Should the UK be thrown out of the Commonwealth until expat pensions are addressed?
Whether or not a British expat receives a full state pension depends largely on where they live, and campaigners have had enough of this disparity.
In countries which have not signed a bilateral agreement with the UK (such as New Zealand and Canada) expat pensions are not inflation linked, meaning that a person’s pension is frozen at the level in place at the time of their retirement.
Pensioners living in countries which have a bilateral agreement with the UK (like Spain and France) are eligible for a full basic state pension of £110 a week, whereas older residents living in other nations could be receiving as little as £17.
According to figures published in 2012, over 500,000 British pensioners are living in nations where pensions are not inflation-proofed, and many are arguing that it’s time to take a stand.
As stated by a spokesperson for the Consortium of British Pensioners: ‘The UK is now defaulting on the Commonwealth Equality Charter, which Her Majesty the Queen signed in March , calling for equality and an end to discrimination for all. We believe that until this issue of discrimination and inequality is dealt with, the Commonwealth should consider suspending the UK from membership.’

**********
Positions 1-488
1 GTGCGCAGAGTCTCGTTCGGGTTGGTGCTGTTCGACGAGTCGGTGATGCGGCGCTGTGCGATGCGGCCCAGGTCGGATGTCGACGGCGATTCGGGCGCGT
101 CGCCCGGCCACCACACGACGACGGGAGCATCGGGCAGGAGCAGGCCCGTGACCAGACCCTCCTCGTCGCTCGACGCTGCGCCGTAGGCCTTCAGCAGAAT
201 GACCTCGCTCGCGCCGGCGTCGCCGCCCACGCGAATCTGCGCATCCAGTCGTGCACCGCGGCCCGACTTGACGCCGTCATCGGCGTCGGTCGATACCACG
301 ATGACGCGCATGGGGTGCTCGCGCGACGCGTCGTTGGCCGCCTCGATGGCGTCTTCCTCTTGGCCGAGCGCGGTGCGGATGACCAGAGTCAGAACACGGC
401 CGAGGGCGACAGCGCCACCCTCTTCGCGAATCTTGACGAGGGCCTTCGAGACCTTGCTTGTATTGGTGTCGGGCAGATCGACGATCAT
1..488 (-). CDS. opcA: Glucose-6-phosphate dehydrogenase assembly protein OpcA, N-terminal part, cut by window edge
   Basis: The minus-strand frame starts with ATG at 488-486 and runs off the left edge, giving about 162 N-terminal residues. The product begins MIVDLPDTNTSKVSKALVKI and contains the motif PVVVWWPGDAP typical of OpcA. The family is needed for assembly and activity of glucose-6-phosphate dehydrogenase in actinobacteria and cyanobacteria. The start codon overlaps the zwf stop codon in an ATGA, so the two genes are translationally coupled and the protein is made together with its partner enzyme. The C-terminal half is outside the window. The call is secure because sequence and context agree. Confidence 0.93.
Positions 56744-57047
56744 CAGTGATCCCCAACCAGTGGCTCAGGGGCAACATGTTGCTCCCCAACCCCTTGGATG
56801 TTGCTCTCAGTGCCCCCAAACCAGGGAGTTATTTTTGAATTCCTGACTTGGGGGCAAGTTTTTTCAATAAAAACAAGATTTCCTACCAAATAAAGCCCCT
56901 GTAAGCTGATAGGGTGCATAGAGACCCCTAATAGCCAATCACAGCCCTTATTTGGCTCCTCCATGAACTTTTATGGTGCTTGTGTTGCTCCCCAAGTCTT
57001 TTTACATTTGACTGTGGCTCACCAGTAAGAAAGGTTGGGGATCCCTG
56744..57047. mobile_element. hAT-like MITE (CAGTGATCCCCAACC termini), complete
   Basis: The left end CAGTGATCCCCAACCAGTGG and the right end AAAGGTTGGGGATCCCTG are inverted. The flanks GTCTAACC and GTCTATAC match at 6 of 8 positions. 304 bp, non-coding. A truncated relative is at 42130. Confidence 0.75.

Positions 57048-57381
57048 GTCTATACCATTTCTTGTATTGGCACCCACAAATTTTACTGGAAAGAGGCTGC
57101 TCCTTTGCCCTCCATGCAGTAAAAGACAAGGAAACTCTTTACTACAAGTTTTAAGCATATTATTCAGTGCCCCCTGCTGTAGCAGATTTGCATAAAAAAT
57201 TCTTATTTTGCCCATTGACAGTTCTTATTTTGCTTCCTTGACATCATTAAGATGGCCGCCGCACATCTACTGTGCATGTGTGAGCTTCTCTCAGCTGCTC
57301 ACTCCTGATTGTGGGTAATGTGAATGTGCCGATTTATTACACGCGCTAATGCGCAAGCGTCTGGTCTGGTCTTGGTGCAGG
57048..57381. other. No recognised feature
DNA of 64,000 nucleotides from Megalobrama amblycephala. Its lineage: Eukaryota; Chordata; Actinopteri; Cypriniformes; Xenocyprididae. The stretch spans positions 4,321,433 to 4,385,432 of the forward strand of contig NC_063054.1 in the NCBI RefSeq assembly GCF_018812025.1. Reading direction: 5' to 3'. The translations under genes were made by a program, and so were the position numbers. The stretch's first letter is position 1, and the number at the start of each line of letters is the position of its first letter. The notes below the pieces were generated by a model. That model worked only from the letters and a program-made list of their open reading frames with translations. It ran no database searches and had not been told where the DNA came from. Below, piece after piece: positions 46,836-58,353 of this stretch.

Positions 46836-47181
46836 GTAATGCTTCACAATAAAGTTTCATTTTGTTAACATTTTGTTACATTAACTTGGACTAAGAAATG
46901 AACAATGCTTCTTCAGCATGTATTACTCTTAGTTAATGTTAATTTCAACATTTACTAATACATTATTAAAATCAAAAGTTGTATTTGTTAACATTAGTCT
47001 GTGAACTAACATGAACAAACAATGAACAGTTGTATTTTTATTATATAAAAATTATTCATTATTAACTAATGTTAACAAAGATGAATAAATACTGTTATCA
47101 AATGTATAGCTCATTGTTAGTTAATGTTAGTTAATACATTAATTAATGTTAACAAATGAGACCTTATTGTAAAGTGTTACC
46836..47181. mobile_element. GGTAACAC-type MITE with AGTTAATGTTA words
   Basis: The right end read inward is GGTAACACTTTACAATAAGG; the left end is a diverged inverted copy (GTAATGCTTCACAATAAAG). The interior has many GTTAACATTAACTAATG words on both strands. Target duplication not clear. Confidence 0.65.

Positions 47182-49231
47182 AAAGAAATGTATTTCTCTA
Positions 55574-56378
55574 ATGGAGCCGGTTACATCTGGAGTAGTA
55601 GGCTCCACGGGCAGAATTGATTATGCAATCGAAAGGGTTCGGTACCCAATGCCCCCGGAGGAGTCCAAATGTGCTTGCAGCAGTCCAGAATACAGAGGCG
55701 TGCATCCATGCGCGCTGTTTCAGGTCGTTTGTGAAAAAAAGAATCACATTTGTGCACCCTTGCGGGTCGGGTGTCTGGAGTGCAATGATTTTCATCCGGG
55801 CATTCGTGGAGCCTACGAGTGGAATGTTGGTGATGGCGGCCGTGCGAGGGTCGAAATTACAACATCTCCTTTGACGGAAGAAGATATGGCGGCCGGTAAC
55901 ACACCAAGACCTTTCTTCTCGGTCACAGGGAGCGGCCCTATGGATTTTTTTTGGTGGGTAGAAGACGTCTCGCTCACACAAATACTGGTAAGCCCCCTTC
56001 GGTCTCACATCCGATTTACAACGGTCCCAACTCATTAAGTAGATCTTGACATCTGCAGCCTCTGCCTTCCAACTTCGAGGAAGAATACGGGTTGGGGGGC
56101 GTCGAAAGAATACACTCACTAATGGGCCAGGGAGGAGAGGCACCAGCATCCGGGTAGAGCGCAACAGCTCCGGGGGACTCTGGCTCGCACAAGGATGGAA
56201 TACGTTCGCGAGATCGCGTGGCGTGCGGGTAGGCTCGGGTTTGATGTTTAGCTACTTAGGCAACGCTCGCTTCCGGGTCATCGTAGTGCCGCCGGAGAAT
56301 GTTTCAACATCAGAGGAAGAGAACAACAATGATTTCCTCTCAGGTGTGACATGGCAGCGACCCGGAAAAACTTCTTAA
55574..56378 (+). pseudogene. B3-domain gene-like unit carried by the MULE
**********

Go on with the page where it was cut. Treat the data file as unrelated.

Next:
In an interview for the Telegraph the spokesperson also asserted: ‘How can it be equal when a British pensioner living in Canada aged 90 receives one third of the pension of a British pensioner aged 65 living in Canada [...] Many very elderly pensioners are suffering greatly. [...] It is a Commonwealth issue and yet the Commonwealth has refused to discuss it. Britain controls the agenda at the Commonwealth heads of Government meetings and will not include frozen British pensions.’
The rules were originally drawn up in 1947, and given how much the levels of immigration have increased since then many feel they are now extremely out of date.
When questioned on this issue by The Telegraph the Department for Work and Pensions commented: ‘The UK state pension is payable worldwide but is only upgraded abroad where we have a legal requirement or reciprocal agreement. This has always been the case and people who are considering emigrating abroad should always consider the impact the move could have on their future state pension entitlement.’
But in nations like Canada the local government is increasingly paying for the shortcomings of UK pensions, and this is becoming something of a sore spot.
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